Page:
The Critical 'I'

Read. React. Repeat.

Friday, December 12, 2003

oh the parity
How many times has Monday rolled around, and you took a look at the TV listings to find out what the matchup on Monday Night Football was, and decided there were plenty of better things to do that night instead of watching a couple of 5-8 squads go through the motions? I know I've opted for other forms of entertainment this season, televised and not, instead of Madden and Michaels. And the ratings over the past several years indicate that plenty of others have taken the same attitude.

That's why the NFL is considering scheduling not one, but two games on Monday night, so that ABC has a better chance of airing a meaningful game late in the season. The idea would be that one game would get the national treatment, while the alternate would be shown regionally. The decision on which game is the featured broadcast could be made as late as Sunday (taking into account John Madden's bus route). I imagine that the couple of games that were rescheduled to Monday night in recent seasons (I recall the Bears had to do this, one or two seasons ago) might have inspired this.

On one hand, this is a good idea. With four teams in action on Monday night, there's a much better chance that at least one of them will have something to play for, even late into the season, and so would attract a decent audience. Anything that would avoid a dud matchup like the one I most vividly remember, a late-season MNF game between Indianapolis and San Diego back in the (I believe) 1993 season. Both those teams were coming off resurgent seasons--Indy was being led by QB Jeff George, and the Chargers were fresh off breaking a years-long playoff drought--and at the start of the season, it looked like a quality tilt. In hindsight, it was pretty stupid for the schedulemakers to put those two teams in primetime, as the possibility of both of them being one-season wonders was obvious. End result, both teams were on their way to losing records, the game was putrid, and I clearly remember the MNF booth guys struggling greatly to stay focused on the action on the field.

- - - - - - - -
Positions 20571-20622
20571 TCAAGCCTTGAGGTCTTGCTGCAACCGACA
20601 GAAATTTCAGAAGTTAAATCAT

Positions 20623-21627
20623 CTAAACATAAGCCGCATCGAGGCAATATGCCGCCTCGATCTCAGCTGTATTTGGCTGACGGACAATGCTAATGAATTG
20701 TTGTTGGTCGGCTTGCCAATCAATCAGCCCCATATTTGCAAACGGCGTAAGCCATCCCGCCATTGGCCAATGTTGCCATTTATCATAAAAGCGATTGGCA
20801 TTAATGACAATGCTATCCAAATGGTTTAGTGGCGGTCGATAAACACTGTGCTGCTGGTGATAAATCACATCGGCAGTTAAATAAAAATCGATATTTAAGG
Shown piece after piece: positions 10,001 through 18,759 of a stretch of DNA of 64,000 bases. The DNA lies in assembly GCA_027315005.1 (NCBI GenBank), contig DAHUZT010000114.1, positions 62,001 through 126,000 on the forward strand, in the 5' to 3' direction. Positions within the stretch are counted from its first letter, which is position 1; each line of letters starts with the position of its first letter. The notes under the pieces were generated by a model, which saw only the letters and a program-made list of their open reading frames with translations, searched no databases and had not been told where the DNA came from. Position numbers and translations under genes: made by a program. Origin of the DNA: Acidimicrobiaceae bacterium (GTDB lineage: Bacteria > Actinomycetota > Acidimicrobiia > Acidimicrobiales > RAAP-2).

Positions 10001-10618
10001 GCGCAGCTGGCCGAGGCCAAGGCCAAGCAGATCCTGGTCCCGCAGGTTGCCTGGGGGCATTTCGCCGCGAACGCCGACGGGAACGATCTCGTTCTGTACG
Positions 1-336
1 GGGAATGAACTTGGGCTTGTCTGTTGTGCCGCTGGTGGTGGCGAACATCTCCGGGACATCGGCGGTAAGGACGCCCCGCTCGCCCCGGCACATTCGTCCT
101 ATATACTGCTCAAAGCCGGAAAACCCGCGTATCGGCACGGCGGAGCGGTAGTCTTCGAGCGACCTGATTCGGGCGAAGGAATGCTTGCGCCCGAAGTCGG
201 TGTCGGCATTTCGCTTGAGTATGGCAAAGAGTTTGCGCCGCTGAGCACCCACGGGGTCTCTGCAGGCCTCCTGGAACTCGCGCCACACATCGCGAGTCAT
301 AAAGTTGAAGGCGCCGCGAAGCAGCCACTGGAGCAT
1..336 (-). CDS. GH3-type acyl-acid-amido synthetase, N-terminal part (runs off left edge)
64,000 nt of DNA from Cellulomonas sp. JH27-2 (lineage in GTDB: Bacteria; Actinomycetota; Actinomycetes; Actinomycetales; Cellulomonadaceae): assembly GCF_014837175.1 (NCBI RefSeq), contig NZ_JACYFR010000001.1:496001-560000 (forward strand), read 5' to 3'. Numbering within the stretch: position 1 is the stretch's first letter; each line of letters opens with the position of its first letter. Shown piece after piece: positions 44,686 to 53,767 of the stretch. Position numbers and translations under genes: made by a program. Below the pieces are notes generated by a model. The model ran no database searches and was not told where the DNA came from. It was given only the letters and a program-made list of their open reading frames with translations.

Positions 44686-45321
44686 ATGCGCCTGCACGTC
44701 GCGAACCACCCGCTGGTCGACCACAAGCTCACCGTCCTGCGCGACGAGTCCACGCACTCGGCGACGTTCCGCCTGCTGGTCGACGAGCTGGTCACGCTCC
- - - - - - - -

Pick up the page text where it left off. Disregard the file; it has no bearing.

But honestly, I'm not sure this gambit will pay off. First off, I consider it extremely unlikely that the broadcast partners are going to play ball. It'll take an enormous ransom from ABC, with plenty of prodding from the league, to get CBS or FOX to give up one of their games. What's the incentive for the other two networks? They really gain nothing from ensuring the league has good ratings on Monday night; all the broadcast partners care about are their own numbers. In fact, in the larger scheme, the other networks would love to see ABC's MNF numbers continue their decline, because it means potentially stronger numbers for their (typically non-sports) counterprogramming. So right off the bat, this is academic, and I feel the chances of it coming off while the current broadcast deals are in force are extremely slim.

I question how much the Monday night matchups by themselves are to blame for the decline in MNF viewership. I've felt for a while now that the Sunday Night ESPN Football game has done a lot more to make MNF less appealing. Personally, as much as I love the NFL, by the time the Sunday night game starts, I feel like I've had my fill of football for the week. The ESPN game has served to dilute the broadcast product. It used to be that you got only two (and sometimes only one) Sunday afternoon game, and then were left craving more. Now, it's like an overabundance of games, and you can pick and choose what and when to watch.

Beyond that, for all the hype that would surround an additional Monday game as being for the benefit of the fans, in truth it's a move grounded in cynical motive. I don't feel there's any real demand for a guaranteed Monday night thriller; again, you'll either watch the Monday night game because you're in the mood for some football, or you won't. Scheduling two games on Monday is clearly perceived as a ratings grab, and I think that approach will filter down to the audience's perceptions.

Finally, consider that ABC will have to find two MNF broadcast crews to pull this off. That means another Lisa Guerrero--sheesh.